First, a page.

Alternatives to switch statement from other languages
There is NO switch statement in python as a language design choice. There has been a PEP (PEP-3103) covering the topic that has been rejected.
You can find many list of recipes on how to do your own switch statements in python, and here I'm trying to suggest the most sensible options. Here are a few places to check:
Use a dict of functions
Another straightforward way to go is to create a dictionary of functions:
then you add a default function:
and you use the dictionary's get method to get the function given the value to check and run it. If value does not exists in dictionary, then
default_case is run.
you can also make some syntactic sugar so the switch looks nicer:
Use class introspection
You can use a class to mimic the switch/case structure. The following is using introspection of a class (using the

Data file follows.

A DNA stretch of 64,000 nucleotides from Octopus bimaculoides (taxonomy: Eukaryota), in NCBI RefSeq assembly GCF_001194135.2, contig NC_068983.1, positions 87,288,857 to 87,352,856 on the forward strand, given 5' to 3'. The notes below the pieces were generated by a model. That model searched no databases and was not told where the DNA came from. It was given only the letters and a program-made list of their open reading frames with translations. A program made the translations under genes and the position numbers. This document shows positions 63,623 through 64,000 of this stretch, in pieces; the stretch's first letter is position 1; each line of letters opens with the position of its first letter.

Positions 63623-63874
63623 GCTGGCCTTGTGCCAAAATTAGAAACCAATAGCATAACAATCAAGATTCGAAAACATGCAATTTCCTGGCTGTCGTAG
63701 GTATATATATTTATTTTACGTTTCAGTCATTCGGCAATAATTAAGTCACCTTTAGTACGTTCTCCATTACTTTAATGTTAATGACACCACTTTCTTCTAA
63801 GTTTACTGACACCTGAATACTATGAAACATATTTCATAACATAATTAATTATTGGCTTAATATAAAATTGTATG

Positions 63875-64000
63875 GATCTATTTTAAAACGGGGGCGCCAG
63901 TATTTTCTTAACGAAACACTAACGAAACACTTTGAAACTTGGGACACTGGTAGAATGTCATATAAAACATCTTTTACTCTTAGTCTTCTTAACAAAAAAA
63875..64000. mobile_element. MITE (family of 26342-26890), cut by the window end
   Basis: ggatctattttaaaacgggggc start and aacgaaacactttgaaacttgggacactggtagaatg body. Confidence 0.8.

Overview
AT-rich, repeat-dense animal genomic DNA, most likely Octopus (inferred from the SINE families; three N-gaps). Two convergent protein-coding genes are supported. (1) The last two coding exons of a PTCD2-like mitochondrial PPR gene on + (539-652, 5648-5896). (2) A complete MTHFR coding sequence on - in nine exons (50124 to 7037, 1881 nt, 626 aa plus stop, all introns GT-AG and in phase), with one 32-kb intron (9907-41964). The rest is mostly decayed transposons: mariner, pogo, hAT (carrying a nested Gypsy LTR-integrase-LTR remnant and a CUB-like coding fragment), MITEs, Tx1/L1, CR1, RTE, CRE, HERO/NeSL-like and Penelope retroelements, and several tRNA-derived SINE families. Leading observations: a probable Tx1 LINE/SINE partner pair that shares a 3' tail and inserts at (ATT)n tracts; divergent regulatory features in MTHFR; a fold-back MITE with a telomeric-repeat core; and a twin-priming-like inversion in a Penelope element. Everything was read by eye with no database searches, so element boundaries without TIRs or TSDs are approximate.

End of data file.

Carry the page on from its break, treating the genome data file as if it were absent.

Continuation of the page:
getattr() function that resolves a string into a bound method on an instance) to resolve the "case" part.
Then that introspecting method is aliased to the
__call__ method to overload the
Then to make it look nicer, we subclass the
SwitchBase class (but it could be done in one class), and there we define all the
case as methods:
so then we can finally use it:
Use what the language offers: the if/else construct.
Well, if you want a
case construct, the most straightforward way to go is to use the good old
it might look redundant, and not always pretty, but that's by far the most efficient way to go, and it does the job:
Using a context manager
Another way, which is very readable and elegant, but far less efficient than a if/else structure, is to build a class such as follows, that will read and store the value to compare with, expose itself within the context as a callable that will return true if it matches the stored value:
then defining the cases is almost a match to the real
case construct (exposed within a function below, to make it easier to show off):
So the execution would be:
- This solution is being offered as the switch module available on pypi.